# How do electron configuration microstates map to term symbols?

I am trying to understand energy levels of electron configurations. I visited the NIST web site and discovered that the notation used here are called term symbols.

After reading corresponding wikipedia entry I worked through the carbon example in the "Term symbols for an electron configuration" section. So it appears to me that each of the $\binom{t}{e}$ microstates [(in this case $\binom{6}{2}=15$), where $t$ is number of slots in the outside subshell, and $e$ is the number of electrons] will each have an assigned energy level, or term symbol - since in the end there are 15 1s distributed in three different matrices, but only 5 possible term symbols (1 term symbol for 5 microstates, 3 term symbols for 9 microstates, and 1 term symbol for 1 microstate). However, I don't see how a given microstate maps to a specific term symbol.

For example, $M_L = 0$ and $M_S = 0$ is true for 3 microstates, but how to determine which term symbols correspond to them? Does it even make sense to do this?

UPDATE:

Thanks gigacyan, for the detailed answer. By the wording I am not sure at the end if you mean that $M_L = 0$ and $M_S = 0$ can only have the $^1S$ term. If that is true, then the following must be totally off, but I will take a shot anyway:

So are you saying that ANY given microstate cannot be assigned a term symbol (energy level), or that just certain microstates (such as the $M_L = 0$ and $M_S = 0$ case above) cannot be assigned since there are more than one term symbol possibility?

For example, it seems that when there is only one microstate for a given $M_L$ and $M_S$ combination, it is uniquely determined as long as it falls into a matrix that has only one term symbol - for carbon, say $M_L = 2$ and $M_S = 0$ (row 7 of 15 in the microstate table) then it falls into the 5x1 table, which must be $^1D_2$.

But when there is only one microstate for a given $M_L$ and $M_S$ combination but it falls into a matrix with more than one term symbol - for carbon, say $M_L = 1$ and $M_S = 1$ (row 1 of 15 in the microstate table), it falls into the 3x3 matrix, which means that this microstate must be one of $^3P_2$, $^3P_1$, or $^3P_0$, but it is not known which. Is this correct?

• It is the opposite: any term can have a combination of $M_L$ and $M_S$ equal zero, what I meant is that after assigning different microstates to $^1D$ and $^3P$ you are left with one microstate that corresponds to $^1S$ term. – gigacyan Apr 14 '11 at 16:28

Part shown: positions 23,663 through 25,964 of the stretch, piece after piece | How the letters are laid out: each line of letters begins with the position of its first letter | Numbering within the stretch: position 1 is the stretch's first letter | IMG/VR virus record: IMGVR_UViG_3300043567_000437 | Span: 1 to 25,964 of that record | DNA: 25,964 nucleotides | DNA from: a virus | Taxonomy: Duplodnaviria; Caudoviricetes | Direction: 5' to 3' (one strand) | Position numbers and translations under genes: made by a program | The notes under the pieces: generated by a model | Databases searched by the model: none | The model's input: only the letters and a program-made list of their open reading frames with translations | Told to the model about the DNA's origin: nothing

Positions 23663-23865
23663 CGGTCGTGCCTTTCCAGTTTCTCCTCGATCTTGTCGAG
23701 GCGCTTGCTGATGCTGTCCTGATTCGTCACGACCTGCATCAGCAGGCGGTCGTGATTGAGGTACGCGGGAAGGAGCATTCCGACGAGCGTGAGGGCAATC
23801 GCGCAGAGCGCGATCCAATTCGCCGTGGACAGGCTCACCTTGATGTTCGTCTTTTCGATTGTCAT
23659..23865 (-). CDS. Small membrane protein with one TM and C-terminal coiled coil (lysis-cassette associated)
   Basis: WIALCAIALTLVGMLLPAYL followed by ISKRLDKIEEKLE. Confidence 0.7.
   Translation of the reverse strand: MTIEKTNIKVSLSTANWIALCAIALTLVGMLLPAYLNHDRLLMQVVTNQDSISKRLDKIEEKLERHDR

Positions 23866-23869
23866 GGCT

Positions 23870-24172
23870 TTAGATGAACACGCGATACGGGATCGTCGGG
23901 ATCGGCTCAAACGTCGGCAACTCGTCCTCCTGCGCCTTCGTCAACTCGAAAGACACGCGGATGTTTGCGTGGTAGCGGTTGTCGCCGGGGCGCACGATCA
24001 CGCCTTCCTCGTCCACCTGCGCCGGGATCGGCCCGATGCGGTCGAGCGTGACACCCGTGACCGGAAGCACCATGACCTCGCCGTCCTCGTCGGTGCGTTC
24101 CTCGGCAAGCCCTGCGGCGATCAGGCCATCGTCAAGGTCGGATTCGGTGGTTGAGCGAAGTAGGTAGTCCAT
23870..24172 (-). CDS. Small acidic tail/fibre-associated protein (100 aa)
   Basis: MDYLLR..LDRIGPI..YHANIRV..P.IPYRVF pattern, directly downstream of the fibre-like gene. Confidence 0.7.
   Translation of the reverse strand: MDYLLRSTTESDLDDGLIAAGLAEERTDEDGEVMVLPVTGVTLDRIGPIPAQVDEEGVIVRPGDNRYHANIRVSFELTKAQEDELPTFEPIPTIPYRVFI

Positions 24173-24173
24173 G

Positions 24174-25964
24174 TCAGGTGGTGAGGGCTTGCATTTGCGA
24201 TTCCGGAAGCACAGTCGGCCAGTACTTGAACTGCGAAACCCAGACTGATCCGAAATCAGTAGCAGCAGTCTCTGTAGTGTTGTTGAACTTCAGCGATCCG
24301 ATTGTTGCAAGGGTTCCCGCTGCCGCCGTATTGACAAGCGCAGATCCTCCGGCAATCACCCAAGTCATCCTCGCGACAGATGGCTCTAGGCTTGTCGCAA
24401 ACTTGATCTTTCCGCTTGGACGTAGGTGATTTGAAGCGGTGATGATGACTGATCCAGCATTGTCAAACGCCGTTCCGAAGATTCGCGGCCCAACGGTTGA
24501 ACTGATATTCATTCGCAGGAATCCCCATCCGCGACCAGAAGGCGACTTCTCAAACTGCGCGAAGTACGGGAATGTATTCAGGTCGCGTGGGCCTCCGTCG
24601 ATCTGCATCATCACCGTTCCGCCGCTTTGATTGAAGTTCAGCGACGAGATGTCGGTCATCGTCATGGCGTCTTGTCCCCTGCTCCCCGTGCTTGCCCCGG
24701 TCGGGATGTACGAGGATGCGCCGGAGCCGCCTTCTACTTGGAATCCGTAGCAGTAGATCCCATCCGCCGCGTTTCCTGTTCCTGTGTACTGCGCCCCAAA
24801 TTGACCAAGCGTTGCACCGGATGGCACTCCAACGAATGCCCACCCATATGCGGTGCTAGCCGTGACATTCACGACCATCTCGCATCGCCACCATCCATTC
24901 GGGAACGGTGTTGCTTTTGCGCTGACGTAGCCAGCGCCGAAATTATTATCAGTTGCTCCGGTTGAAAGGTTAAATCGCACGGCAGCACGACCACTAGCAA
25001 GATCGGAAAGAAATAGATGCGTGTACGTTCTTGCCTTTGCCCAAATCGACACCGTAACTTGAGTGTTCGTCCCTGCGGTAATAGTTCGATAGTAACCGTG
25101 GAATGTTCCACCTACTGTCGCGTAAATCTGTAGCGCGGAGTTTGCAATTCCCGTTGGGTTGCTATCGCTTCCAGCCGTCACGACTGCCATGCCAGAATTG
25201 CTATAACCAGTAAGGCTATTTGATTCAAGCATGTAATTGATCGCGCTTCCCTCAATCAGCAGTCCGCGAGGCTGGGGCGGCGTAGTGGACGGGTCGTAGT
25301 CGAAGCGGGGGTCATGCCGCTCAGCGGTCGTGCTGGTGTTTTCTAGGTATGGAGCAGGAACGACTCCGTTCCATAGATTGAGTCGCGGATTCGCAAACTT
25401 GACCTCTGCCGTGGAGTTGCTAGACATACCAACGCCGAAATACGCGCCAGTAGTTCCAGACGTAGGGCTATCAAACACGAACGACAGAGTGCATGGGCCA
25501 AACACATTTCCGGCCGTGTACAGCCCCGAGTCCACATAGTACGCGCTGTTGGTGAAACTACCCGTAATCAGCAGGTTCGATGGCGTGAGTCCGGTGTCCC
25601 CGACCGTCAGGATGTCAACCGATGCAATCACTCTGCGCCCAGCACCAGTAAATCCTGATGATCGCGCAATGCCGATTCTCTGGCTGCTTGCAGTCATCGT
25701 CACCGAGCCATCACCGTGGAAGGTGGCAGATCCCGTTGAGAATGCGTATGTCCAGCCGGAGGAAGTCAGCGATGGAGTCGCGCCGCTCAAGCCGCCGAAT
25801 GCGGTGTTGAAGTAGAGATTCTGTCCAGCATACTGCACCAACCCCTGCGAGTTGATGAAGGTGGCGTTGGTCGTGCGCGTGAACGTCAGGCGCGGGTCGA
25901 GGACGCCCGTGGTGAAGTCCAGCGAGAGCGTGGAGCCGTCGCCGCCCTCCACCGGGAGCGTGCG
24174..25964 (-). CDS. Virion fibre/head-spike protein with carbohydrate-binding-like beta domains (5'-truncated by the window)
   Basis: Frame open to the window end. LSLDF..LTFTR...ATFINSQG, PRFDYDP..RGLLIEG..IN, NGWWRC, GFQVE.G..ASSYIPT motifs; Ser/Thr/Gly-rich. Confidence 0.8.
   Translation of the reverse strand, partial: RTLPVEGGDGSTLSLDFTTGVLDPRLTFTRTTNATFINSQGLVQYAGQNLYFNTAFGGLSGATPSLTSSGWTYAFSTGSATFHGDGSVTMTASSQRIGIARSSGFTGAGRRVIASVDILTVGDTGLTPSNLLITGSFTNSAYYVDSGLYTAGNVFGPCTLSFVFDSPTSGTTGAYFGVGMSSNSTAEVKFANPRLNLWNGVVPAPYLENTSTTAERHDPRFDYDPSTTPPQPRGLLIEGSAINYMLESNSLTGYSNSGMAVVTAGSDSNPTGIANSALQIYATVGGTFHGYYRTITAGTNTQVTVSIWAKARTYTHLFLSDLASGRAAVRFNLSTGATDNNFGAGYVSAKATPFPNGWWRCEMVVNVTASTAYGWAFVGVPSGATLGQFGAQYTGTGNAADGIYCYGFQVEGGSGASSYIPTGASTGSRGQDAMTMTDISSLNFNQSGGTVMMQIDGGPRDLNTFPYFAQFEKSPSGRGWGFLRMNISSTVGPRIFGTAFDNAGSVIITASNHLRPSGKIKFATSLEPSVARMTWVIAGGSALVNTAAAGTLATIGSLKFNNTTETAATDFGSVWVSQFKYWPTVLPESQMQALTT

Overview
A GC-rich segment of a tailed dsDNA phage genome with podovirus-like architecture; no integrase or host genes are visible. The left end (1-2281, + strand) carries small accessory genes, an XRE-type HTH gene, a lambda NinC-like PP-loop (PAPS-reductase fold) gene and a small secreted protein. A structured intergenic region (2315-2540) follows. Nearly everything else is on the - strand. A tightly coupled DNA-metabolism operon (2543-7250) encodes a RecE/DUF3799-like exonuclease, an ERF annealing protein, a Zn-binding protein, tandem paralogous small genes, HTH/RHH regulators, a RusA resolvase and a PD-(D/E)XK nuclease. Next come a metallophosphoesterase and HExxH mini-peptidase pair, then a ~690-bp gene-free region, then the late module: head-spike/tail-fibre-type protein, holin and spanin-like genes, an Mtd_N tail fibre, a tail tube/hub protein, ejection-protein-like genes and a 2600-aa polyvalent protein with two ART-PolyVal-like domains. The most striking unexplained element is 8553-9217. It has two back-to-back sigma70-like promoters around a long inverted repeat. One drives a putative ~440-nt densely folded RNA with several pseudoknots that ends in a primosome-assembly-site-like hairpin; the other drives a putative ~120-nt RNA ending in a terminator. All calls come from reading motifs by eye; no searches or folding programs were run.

Energy levels are assigned not to microstates but to terms. Terms are electron configurations with well-defined orbital and spin quantum numbers and in case of carbon there will be three terms: $^1D$, $^3P$ and $^1S$. Due to spin-orbit interaction $^3P$ term is split into three closely spaced energy levels $^3P_2$, $^3P_1$ and $^3P_0$ (you cannot say which microstates belong to each of these levels).
It is true – you cannot start with $M_S$ and $M_L$ equal zero and determine which term it belongs to. Instead you start with the largest values of $M_L$ and $M_S$. Note that maximal $M_L$ is +2 which means that there should be a term with $L=2$ (denoted as $D$). All possible $M_L$ values for this term are +2,+1,0,-1,-2 and you should exclude these five microstates from your pool. The next highest $M_L=1$ for which $M_S=1$. This means that there have to be $^3P$ term which is represented by 9 microstates. If you cross them out, the only combination you are left with is $M_L=0$, $M_S=0$ which can only be $^1S$ term.
The Hamiltonian of an atom commutes with the square of the total angular momentum $\hat{J} = \hat{L} + \hat{S}$ and one component, disregarding very small hyperfine splittings. Knowing the energy $E$, $J$ and $J_z$ amounts to solving the fine structure of the atom. Since $\hat{J}$ is an angular momentum there are 2J+1 degenerate components in the absence of an external magnetic field. For non heavy atoms the Hamiltonian also approximately commutes with $\hat{L}^2$, $\hat{L}_z$, $\hat{S}^2$ and $\hat{S}_z$, the orbital and spin angular momenta, so you can have approximately well defined energy and $L$, $M_L$, $S$ and $M_S$ quantum numbers. These states have the right (or approximately right) symmetry, so you want to have your eigenstates with all those labels, say $|E,L,M_L,S,M_S,J,M_J\rangle$.
In typical Quantum calculations, however, you write the n-electron wave function as a Slater determinant of {\it atomic orbitals}, which have well defined one-electron orbital and spin angular momenta, $l_j$, $m_{l,j}$, $s_j$ and $m_{s,j}$. The number of micro-states that you can find specifying the lower case quantum numbers $l_j$, $m_{l,j}$, etc. (you only need to consider electrons that don't fill a "shell") is the same as the number of "real" states (or microstates) that you find specifying the upper case quantum numbers $L$, $M_L$, etc. {\bf but} the wave functions are not the same. However you can transform from one representation to the other by a unitary operator. In the case of two electrons (or holes) in the outer open shell, the coefficients of this transformation are the well known Clebsch-Gordan coefficients.
In particular the micro-states specification is related to a single Slater determinant of atomic spin-orbitals, but open shell quantum states with well defined angular momentum typically require a sum of several Slater determinants. There are several simple techniques that show you how to find the right linear combination of Slater determinants. Gigacyan pointed to the most usual one. Since for the highest possible $M_L$ there is only one possible single determinant, you can generate the linear combination for the other $M_L$ states with the same $L$ by using ladder angular momentum operators. The same procedure can be used to generate the different $M_S$ states sharing equal $S$. Somewhat more generally, you can also use projection operators. See for instance L\"owdin, Adv. Phys. 5, 1 (1956).